Although the Seventh Circuit has not announced a test to determine this FLSA "similarly situated" question, other Courts of Appeal have identified or approved a number of factors to guide district courts at stage two of the certification process. Those factors are discussed below in Section D of this Order. Clearly, though, to secure final certification (or avoid decertification), plaintiffs "must rely on more than just 'allegations and affidavits'" and must show that the similarities among the potential class members "'extend beyond the mere facts of job duties and pay provisions' and encompass the defenses to some extent." Morgan, 551 F.3d as 1261-62, quoting Anderson, 488 F.3d at 953. See also Steinberg v. TD Bank, N.A., 2012 WL 2500331, **5-6 (D. N.J. 2012).

If the plaintiffs satisfy their burden, the case may proceed to trial as a collective action. Zavala, 691 F.3d at 537, citing Symczyk v. Genesis HealthCare Corp., 656 F.3d 189, 193 (3rd Cir. 2011). If the plaintiffs fail to shoulder their burden, the collective action must be decertified, at which point the case reverts to one or more individual actions brought by the named plaintiffs. Alvarez, 605 F.3d at 450.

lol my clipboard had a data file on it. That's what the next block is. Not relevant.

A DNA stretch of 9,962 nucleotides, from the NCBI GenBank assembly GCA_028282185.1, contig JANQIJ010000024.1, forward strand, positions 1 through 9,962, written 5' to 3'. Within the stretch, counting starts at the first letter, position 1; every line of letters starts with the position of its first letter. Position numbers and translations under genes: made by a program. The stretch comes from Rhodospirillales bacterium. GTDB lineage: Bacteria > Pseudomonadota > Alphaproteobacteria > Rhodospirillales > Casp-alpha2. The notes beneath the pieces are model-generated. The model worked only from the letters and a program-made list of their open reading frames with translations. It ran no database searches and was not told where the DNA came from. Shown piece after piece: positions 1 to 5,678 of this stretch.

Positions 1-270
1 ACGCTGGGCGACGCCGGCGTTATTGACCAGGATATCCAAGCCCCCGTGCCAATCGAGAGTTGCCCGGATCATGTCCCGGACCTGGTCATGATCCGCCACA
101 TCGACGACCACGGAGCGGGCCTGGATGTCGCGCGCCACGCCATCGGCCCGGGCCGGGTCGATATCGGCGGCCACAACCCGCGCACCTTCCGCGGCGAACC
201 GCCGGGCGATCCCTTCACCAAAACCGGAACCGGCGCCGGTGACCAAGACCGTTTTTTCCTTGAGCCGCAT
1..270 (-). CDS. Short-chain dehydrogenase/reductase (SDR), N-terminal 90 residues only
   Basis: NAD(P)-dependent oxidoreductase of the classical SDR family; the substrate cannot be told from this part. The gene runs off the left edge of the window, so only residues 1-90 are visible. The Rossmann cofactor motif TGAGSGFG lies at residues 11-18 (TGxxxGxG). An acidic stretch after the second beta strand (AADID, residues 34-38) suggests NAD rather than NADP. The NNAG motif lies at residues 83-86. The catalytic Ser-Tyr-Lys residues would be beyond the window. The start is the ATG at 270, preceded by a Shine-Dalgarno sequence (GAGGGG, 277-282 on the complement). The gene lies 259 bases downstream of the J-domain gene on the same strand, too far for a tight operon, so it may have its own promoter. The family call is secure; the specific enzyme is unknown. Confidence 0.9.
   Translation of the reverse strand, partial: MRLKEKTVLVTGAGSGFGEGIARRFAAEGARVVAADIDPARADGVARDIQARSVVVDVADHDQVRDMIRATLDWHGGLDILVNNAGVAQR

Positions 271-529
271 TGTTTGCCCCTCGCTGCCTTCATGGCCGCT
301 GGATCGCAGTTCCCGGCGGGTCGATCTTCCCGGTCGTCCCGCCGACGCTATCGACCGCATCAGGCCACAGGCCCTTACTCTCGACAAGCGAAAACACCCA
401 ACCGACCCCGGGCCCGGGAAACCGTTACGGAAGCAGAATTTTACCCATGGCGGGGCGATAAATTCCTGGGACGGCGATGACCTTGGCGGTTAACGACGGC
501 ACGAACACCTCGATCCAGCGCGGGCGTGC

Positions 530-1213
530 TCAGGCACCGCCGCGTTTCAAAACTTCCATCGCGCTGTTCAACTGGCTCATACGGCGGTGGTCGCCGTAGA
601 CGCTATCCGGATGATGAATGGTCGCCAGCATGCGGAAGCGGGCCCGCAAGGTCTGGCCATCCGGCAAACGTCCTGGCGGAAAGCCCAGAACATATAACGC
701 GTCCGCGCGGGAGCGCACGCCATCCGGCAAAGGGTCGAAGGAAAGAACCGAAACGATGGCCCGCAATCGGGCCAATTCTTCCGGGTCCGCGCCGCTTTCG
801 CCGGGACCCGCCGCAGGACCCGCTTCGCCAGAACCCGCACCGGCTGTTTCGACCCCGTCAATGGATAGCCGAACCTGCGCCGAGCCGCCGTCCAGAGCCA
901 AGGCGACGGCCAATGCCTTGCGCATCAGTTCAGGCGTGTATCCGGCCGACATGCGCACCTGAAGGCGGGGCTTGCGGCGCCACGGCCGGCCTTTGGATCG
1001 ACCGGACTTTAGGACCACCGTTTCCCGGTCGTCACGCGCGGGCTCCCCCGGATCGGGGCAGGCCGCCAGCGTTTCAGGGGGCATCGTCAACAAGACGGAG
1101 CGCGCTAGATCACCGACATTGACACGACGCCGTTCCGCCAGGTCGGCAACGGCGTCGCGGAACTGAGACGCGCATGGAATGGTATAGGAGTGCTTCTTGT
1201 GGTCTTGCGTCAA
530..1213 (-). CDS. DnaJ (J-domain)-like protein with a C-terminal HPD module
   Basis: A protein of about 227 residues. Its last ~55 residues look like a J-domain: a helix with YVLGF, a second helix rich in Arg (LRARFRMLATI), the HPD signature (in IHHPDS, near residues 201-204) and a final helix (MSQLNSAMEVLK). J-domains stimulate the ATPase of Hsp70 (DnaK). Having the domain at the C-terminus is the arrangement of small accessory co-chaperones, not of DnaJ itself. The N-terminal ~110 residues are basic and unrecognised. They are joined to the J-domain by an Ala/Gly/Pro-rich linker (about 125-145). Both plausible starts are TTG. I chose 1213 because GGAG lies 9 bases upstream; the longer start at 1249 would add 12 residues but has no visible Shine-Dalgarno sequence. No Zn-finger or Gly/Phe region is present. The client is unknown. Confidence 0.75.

D. Application to Amsted's Motion for Decertification

The undersigned Judge granted conditional certification after finding -- under the modest standard applicable to that stage -- that this lawsuit challenges one company policy, applicable to all hourly workers, involving their pre-shift and post-shift work. Now, with discovery completed and a voluminous record (including written discovery responses, questionnaires, and deposition testimony), this Court's task is to ascertain -- under the heightened standard governing final certification -- whether the 476 opt-in Plaintiffs are similarly situated to the 2 named/representative Plaintiffs.

Plaintiffs urge an affirmative answer to this question, noting that Amsted has a single policy to compensate workers only for time spent during their scheduled shifts, and that this policy applies to each opt-in Plaintiff, all of whom work in a single facility, in a single employment setting, subject to the same corporate practices. In other words, Amsted's policy of paying scheduled shift time instead of actual time worked is a common policy or practice which is amenable to certification. Although Plaintiffs "held different jobs and performed different job duties," that "has no material impact on whether they are similarly situated with respect to being required to work off-the-clock" (Doc. 219, p. 4).